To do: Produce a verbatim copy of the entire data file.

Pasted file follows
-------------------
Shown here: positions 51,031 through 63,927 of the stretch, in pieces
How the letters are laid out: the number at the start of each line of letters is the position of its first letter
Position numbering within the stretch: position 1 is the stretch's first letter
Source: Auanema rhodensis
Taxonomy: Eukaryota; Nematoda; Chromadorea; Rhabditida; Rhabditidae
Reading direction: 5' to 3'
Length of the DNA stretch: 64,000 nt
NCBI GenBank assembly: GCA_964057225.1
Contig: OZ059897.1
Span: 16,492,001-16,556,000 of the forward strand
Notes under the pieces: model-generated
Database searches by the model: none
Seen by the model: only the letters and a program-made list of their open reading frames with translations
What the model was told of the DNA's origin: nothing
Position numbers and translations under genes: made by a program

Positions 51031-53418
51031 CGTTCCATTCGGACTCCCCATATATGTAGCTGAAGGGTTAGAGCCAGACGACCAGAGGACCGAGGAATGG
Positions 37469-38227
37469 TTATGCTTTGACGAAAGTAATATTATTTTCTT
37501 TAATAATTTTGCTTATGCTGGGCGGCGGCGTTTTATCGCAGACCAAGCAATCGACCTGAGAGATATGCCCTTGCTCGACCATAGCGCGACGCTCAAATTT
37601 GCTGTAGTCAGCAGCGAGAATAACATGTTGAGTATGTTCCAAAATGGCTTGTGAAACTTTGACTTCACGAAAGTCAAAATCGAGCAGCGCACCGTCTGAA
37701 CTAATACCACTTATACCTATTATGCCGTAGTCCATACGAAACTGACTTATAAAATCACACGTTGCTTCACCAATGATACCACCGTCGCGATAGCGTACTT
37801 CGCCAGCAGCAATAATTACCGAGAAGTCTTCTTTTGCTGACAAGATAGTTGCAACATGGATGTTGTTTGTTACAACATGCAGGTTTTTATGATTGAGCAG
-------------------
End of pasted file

Shown here: positions 51,031 through 63,927 of the stretch, in pieces
How the letters are laid out: the number at the start of each line of letters is the position of its first letter
Position numbering within the stretch: position 1 is the stretch's first letter
Source: Auanema rhodensis
Taxonomy: Eukaryota; Nematoda; Chromadorea; Rhabditida; Rhabditidae
Reading direction: 5' to 3'
Length of the DNA stretch: 64,000 nt
NCBI GenBank assembly: GCA_964057225.1
Contig: OZ059897.1
Span: 16,492,001-16,556,000 of the forward strand
Notes under the pieces: model-generated
Database searches by the model: none
Seen by the model: only the letters and a program-made list of their open reading frames with translations
What the model was told of the DNA's origin: nothing
Position numbers and translations under genes: made by a program

Positions 51031-53418
51031 CGTTCCATTCGGACTCCCCATATATGTAGCTGAAGGGTTAGAGCCAGACGACCAGAGGACCGAGGAATGG
Positions 37469-38227
37469 TTATGCTTTGACGAAAGTAATATTATTTTCTT
37501 TAATAATTTTGCTTATGCTGGGCGGCGGCGTTTTATCGCAGACCAAGCAATCGACCTGAGAGATATGCCCTTGCTCGACCATAGCGCGACGCTCAAATTT
37601 GCTGTAGTCAGCAGCGAGAATAACATGTTGAGTATGTTCCAAAATGGCTTGTGAAACTTTGACTTCACGAAAGTCAAAATCGAGCAGCGCACCGTCTGAA
37701 CTAATACCACTTATACCTATTATGCCGTAGTCCATACGAAACTGACTTATAAAATCACACGTTGCTTCACCAATGATACCACCGTCGCGATAGCGTACTT
37801 CGCCAGCAGCAATAATTACCGAGAAGTCTTCTTTTGCTGACAAGATAGTTGCAACATGGATGTTGTTTGTTACAACATGCAGGTTTTTATGATTGAGCAG